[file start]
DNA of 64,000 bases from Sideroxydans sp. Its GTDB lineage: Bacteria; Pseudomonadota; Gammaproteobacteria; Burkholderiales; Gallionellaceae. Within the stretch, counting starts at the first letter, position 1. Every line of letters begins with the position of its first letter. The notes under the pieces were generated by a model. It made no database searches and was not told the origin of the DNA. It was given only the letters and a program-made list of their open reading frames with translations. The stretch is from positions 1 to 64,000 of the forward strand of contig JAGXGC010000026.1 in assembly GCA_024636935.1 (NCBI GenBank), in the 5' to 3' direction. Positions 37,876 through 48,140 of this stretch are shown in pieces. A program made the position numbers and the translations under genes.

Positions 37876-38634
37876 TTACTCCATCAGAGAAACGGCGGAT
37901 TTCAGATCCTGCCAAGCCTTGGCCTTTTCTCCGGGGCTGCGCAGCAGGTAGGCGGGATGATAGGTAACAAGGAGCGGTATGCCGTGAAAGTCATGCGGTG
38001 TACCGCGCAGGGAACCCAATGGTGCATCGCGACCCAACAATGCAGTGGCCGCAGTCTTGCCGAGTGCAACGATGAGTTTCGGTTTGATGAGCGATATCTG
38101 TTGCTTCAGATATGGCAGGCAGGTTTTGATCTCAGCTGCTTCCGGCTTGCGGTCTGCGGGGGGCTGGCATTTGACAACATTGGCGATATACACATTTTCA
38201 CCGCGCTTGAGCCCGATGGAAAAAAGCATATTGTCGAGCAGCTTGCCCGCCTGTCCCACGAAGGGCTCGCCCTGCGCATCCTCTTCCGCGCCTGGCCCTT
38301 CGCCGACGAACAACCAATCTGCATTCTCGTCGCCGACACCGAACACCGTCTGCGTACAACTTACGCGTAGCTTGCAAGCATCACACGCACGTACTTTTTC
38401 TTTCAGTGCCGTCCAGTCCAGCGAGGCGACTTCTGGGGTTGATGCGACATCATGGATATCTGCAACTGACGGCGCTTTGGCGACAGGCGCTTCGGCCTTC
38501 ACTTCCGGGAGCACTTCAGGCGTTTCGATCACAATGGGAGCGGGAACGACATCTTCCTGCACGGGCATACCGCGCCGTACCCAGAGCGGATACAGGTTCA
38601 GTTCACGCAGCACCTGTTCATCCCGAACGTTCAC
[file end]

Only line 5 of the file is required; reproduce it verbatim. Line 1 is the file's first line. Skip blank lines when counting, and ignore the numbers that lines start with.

38001 TACCGCGCAGGGAACCCAATGGTGCATCGCGACCCAACAATGCAGTGGCCGCAGTCTTGCCGAGTGCAACGATGAGTTTCGGTTTGATGAGCGATATCTG